A TALE OF TWO SERIES-BOSTON
LEGAL AND LAW & ORDER: TRIAL BY JURY
By Michael Asimow
It's not quite the best of
times or the worst of times for fans of courtroom drama on TV.
Of the two new lawyer series this season, Boston Legal
and Law & Order: Trial by Jury, one's pretty bad but
one's pretty good.
I dislike Boston Legal. After watching the initial episode
last fall, I didn't see another until our intrepid chief webitor
John Denvir asked me to
take another look. So I watched four episodes but I don't plan
to see any more. Now, I really respect series creator and writer
David E. Kelley. I almost always enjoyed The Practice
which morphed into Boston Legal. In addition, there are
some really skilled actors working on this show. Finally, my
esteemed brother in the law and film movement David
Papke thinks the show is a brilliant satire. For these reasons,
I want to give Boston Legal the benefit of the doubt.
And there are some good things
about Boston Legal. First, each of the four recent episodes
involved two legal cases handled by the law firm and most of
them were pretty interesting. For example, the lawyers confronted
- the substantive due process
aspects of a small town's decision to ban the sale of red meat
- the First Amendment implications
of a high school's decision to block Fox News but not any other
- the personal autonomy aspects
of a dying lawyer's demand to freeze himself so he could be thawed
out in a hundred years and resume his legal career.
- the guidelines for police
conduct when the cops are desperately trying to find a kidnapped
child (is torture permissible in such circumstances?)
- a Texas death penalty case
where the condemned wanted to die and the Texas Court of Criminal
Appeals just couldn't care less.
These interesting and meaty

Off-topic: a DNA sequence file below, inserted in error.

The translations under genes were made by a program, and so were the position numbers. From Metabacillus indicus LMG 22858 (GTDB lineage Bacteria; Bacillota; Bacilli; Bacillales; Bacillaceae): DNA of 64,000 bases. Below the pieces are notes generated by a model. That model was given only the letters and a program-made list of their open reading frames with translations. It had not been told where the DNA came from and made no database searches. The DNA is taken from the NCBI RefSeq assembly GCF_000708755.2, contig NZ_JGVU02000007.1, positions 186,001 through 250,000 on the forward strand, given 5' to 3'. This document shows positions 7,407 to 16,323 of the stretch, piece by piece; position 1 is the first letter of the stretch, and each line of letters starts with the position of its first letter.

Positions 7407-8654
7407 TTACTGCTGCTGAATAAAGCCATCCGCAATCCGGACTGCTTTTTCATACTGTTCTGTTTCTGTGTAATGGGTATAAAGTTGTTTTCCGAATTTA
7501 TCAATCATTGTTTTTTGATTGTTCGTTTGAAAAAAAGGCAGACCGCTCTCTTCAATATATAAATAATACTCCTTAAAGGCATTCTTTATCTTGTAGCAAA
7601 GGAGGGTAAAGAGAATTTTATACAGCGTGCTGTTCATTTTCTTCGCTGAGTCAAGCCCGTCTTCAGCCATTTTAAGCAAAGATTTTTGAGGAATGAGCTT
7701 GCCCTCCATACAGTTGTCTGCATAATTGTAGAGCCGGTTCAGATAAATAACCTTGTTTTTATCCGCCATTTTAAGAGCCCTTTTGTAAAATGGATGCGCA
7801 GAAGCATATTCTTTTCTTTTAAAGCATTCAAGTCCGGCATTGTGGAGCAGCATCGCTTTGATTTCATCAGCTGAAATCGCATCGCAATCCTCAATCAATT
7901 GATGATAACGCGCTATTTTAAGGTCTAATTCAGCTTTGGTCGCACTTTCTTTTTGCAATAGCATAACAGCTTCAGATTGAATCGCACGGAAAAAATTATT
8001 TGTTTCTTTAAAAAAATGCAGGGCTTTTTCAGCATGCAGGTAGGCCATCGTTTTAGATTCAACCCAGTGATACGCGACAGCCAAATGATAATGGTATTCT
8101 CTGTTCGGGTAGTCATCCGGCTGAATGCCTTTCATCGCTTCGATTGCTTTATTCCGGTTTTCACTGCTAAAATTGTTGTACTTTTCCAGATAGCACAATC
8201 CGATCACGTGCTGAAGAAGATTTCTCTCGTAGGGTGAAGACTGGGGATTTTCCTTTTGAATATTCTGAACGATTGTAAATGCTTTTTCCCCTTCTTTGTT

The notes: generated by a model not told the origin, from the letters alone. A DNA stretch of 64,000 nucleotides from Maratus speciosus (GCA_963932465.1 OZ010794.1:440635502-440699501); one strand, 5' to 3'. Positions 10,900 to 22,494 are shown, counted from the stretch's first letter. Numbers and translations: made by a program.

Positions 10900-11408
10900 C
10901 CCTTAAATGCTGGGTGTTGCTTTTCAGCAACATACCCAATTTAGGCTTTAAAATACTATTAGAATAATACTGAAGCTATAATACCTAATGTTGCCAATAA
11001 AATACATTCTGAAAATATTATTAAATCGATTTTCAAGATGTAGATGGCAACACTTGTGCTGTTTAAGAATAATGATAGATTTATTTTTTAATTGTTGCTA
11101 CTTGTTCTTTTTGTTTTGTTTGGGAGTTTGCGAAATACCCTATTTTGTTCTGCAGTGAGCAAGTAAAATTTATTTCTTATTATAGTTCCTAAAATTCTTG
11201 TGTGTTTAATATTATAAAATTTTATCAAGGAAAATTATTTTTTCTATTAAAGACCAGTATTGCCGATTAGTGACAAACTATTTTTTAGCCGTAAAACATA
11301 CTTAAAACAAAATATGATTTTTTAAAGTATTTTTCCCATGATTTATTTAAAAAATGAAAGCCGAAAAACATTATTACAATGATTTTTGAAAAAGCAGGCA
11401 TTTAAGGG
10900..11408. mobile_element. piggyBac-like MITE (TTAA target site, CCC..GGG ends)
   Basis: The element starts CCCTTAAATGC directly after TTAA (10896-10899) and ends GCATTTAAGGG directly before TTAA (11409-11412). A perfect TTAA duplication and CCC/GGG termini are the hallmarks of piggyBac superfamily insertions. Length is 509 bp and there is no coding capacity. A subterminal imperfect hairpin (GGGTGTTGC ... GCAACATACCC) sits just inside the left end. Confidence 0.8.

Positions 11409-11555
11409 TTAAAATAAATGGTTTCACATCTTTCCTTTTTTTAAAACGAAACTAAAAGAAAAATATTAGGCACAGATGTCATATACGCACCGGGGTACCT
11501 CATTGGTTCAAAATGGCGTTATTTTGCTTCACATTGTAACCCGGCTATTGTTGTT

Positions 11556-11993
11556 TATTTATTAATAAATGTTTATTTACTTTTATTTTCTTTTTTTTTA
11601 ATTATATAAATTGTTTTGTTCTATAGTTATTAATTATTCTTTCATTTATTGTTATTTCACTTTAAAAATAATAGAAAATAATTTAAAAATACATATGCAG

legal issues distinguish Boston Legal from Kelley's previous
show, Ally McBeal. On Ally, the legal issues presented
were silly and just an excuse for keeping the lawyers busy doing
something while they worked out their romantic problems. Even
better, we see the lawyers on both sides of the Boston Legal
cases making solid legal arguments before judges and juries who
take them seriously.
So what's not to like? Well,
two things. First, I can't stand the characters. They really
grate on me. I think a successful television series must feature
at least some human beings that the audience finds empathetic.
On The Practice we cared about the characters in the law
firm, particularly Eugene Young, Elinor Frutt, James Berluti,
and Rebecca Washington. (I wasn't a fan of Bobby Donnell however)
We liked them as human beings and we liked the way they represented
their clients and struggled with the business and ethical dilemmas
of making a living as a bottom-feeder law firm. The same was
true of many of the characters on LA Law, which Kelley
produced during its middle years.
You don't get that in Boston
Legal-not at all. Take Alan Shore (played by James Spader).
Shore is arrogant, obnoxious and unpleasant. He mouths off to
everybody including the other lawyers and the judges. I guess
Kelley is trying to write a show with "attitude" or
"edge," and maybe you've got to do that to appeal to
the target demographic, but I don't like it. Maybe it's an attempt
to capture the nasty element in Judge Judy that viewers
seem to enjoy so much. The humor in Shore's character wore off
Even worse is Denny Crane (William
Shatner). This one-joke character takes extreme pride in saying
his own name. That joke was cute when they did it on the last
episodes of The Practice, but why is it still funny after
being repeated over and over again? Crane thinks he's still the
world's greatest trial lawyer, but he seems to be suffering from
some sort of serious mental disintegration, so that the other
lawyers have to constantly shut him up. Like Shore, Crane's obnoxious,